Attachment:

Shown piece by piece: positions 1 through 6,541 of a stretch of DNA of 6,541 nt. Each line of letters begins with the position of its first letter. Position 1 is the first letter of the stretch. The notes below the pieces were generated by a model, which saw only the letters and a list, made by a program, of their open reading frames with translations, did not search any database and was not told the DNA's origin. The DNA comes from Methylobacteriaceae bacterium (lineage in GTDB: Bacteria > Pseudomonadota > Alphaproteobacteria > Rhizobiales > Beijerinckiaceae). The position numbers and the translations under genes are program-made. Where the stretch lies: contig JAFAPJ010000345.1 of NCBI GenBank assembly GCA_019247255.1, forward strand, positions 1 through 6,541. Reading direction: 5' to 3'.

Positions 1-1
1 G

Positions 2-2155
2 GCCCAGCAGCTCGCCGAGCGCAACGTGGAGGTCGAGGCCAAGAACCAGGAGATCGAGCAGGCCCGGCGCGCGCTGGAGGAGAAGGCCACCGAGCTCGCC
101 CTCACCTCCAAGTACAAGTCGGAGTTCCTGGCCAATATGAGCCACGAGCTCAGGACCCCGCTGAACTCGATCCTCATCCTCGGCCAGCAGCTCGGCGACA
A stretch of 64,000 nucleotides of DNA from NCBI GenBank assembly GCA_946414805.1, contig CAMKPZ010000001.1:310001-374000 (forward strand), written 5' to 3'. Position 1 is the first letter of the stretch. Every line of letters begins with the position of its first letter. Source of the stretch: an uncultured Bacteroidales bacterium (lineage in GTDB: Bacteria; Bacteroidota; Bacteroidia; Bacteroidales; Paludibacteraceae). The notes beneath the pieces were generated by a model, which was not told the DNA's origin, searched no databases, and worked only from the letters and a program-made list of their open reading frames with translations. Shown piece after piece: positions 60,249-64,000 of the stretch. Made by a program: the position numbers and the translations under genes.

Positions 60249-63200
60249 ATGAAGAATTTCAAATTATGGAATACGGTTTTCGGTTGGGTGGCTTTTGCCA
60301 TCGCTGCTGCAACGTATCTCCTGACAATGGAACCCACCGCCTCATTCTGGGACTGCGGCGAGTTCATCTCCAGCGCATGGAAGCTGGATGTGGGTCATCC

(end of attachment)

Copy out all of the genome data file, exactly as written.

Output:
Shown piece by piece: positions 1 through 6,541 of a stretch of DNA of 6,541 nt. Each line of letters begins with the position of its first letter. Position 1 is the first letter of the stretch. The notes below the pieces were generated by a model, which saw only the letters and a list, made by a program, of their open reading frames with translations, did not search any database and was not told the DNA's origin. The DNA comes from Methylobacteriaceae bacterium (lineage in GTDB: Bacteria > Pseudomonadota > Alphaproteobacteria > Rhizobiales > Beijerinckiaceae). The position numbers and the translations under genes are program-made. Where the stretch lies: contig JAFAPJ010000345.1 of NCBI GenBank assembly GCA_019247255.1, forward strand, positions 1 through 6,541. Reading direction: 5' to 3'.

Positions 1-1
1 G

Positions 2-2155
2 GCCCAGCAGCTCGCCGAGCGCAACGTGGAGGTCGAGGCCAAGAACCAGGAGATCGAGCAGGCCCGGCGCGCGCTGGAGGAGAAGGCCACCGAGCTCGCC
101 CTCACCTCCAAGTACAAGTCGGAGTTCCTGGCCAATATGAGCCACGAGCTCAGGACCCCGCTGAACTCGATCCTCATCCTCGGCCAGCAGCTCGGCGACA
A stretch of 64,000 nucleotides of DNA from NCBI GenBank assembly GCA_946414805.1, contig CAMKPZ010000001.1:310001-374000 (forward strand), written 5' to 3'. Position 1 is the first letter of the stretch. Every line of letters begins with the position of its first letter. Source of the stretch: an uncultured Bacteroidales bacterium (lineage in GTDB: Bacteria; Bacteroidota; Bacteroidia; Bacteroidales; Paludibacteraceae). The notes beneath the pieces were generated by a model, which was not told the DNA's origin, searched no databases, and worked only from the letters and a program-made list of their open reading frames with translations. Shown piece after piece: positions 60,249-64,000 of the stretch. Made by a program: the position numbers and the translations under genes.

Positions 60249-63200
60249 ATGAAGAATTTCAAATTATGGAATACGGTTTTCGGTTGGGTGGCTTTTGCCA
60301 TCGCTGCTGCAACGTATCTCCTGACAATGGAACCCACCGCCTCATTCTGGGACTGCGGCGAGTTCATCTCCAGCGCATGGAAGCTGGATGTGGGTCATCC